Reviews tagging Genocide

The House in the Cerulean Sea, by TJ Klune

5 reviews

thegoldenageofgabylon's review against another edition

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emotional funny hopeful medium-paced
  • Plot- or character-driven? A mix
  • Strong character development? Yes
  • Loveable characters? Yes
  • Diverse cast of characters? Yes
  • Flaws of characters a main focus? It's complicated

5.0


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rai's review against another edition

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adventurous emotional reflective medium-paced
  • Plot- or character-driven? Character
  • Strong character development? Yes
  • Loveable characters? Yes
  • Diverse cast of characters? Yes
  • Flaws of characters a main focus? No

4.5


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starbyproxy's review against another edition

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adventurous funny hopeful lighthearted medium-paced
  • Plot- or character-driven? A mix
  • Strong character development? Yes
  • Loveable characters? Yes
  • Diverse cast of characters? Yes
  • Flaws of characters a main focus? Yes

5.0

The feeling of reading this book is akin to watching my favourite childhood movie, truly a heartwarming experience that leaves me in a puddle of happy tears. 

TJ Klune has created something special here and I hope everyone has the pleasure of enjoying this little slice of home. His dialogue has to be the best part of his writing, equal parts witty and endearing. Lucy is probably my favourite character in the book, quite possibly my favourite fictional six-year-old. 

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alycea's review against another edition

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I learned that this book was “inspired” by the Sixties Scoop, and I have no interest in continuing to read a book that glamorizes residential schools and the genocide of Indigenous people.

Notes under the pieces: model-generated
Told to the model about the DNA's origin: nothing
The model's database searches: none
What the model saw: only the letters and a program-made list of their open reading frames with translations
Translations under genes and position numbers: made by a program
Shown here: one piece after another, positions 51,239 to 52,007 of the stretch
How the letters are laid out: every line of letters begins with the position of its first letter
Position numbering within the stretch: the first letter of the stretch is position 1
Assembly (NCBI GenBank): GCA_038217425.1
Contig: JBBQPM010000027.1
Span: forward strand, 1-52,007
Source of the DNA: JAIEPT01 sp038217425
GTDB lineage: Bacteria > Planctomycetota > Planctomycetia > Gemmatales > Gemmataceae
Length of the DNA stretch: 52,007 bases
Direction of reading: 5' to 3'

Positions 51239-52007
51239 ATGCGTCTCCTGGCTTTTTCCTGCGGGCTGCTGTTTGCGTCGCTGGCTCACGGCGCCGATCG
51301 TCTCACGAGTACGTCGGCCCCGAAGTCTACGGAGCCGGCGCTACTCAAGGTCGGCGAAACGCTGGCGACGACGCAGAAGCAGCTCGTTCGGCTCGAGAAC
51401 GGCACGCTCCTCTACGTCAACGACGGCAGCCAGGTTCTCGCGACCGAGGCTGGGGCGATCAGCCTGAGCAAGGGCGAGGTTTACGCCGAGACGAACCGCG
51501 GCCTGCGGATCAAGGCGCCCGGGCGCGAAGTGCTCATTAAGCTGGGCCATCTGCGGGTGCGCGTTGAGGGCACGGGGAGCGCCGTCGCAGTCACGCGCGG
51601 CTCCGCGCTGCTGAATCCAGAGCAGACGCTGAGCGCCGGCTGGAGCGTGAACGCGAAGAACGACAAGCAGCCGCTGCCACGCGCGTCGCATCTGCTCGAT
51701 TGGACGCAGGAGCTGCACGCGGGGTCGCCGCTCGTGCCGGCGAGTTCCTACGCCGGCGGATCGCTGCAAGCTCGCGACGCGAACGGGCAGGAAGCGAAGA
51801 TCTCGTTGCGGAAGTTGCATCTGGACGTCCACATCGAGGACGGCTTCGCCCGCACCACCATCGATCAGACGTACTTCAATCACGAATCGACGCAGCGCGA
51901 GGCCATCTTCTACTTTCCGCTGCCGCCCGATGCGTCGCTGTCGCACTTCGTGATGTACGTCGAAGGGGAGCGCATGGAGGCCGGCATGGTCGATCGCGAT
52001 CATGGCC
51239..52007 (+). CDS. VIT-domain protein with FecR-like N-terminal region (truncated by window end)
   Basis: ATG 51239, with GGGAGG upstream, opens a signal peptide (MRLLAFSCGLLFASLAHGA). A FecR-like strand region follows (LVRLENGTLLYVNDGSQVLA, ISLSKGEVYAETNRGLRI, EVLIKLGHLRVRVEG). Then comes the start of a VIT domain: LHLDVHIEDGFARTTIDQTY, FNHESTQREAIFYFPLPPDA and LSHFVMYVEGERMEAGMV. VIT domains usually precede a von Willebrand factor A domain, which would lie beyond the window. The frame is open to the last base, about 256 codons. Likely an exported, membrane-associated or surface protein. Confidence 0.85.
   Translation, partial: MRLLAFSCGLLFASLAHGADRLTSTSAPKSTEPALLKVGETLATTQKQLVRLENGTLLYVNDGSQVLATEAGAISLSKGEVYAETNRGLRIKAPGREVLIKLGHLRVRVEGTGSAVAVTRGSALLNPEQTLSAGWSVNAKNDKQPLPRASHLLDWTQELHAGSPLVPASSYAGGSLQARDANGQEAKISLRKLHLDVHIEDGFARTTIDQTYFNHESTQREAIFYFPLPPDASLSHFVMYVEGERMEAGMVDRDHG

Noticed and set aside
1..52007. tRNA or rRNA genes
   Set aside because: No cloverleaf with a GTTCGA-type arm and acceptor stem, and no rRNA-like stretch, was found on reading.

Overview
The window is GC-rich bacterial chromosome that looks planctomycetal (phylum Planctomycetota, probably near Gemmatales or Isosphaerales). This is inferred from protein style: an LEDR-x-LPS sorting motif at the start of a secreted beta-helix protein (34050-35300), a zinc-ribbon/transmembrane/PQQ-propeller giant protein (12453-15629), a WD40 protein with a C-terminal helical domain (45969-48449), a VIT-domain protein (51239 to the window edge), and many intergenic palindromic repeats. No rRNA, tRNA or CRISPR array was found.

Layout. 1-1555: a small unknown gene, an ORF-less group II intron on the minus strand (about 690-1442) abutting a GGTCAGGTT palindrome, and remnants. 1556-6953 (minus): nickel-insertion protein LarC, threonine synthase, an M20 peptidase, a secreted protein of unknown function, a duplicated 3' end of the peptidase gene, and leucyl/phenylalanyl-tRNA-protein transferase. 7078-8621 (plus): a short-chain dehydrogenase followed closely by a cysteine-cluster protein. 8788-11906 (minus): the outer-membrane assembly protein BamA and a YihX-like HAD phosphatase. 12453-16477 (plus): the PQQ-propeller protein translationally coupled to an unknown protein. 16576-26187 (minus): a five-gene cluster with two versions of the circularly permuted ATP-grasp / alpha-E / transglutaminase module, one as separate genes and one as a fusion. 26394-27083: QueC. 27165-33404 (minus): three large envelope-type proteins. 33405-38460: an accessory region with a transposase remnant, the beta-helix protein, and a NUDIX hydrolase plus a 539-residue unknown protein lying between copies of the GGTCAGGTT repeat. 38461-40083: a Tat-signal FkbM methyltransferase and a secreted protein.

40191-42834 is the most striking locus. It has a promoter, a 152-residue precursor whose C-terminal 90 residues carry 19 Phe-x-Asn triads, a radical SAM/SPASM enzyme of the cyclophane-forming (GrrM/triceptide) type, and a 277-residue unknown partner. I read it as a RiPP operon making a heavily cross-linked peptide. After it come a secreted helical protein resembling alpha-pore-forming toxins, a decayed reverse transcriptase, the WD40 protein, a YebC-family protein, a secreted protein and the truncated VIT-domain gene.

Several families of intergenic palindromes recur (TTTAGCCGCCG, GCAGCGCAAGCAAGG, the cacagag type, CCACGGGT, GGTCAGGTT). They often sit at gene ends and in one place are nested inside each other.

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natverse's review against another edition

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adventurous emotional funny hopeful inspiring lighthearted medium-paced
  • Plot- or character-driven? A mix
  • Strong character development? Yes
  • Loveable characters? Yes
  • Diverse cast of characters? It's complicated
  • Flaws of characters a main focus? No

2.75

Here's the thing about this book, it is well-written. The author has a great style and the characters and children you meet are so freaking loveable, you cannot hate this book. But here's the other thing about this book, it repackages white saviourism. A non-magical white, queer man is our hero, meant to save the day for all the magical children.

Additionally, I know TJ Klune claims that his inspo came from real effects of the genocide of Indigenous people that are still being felt by their communities to this day, but it absolutely reads like someone who has very little understanding of what being marginalized is like. I can absolutely appreciate his message in "kindness", but it's extremely naive and misguided.

Residental schools are not a feel-good fantasy story. The Sixties Scoop isn't a fun scenario to rethink. If a random author revealed to me that they decided to write a fictionalized version of my grandfather's murder  but make it *fun* and heartwarming, I'd be pissed. Now add in hundreds of years of systemic oppression. Colonizers have always told their version of the story. So for another white guy to write his version of the story, once again, it's like...why?

I should add I didn't know about the residential school connection until someone mentioned it to me halfway through me reading this book, at which point the tone and context really changed for me. It also added an element of predictability with Linus. 

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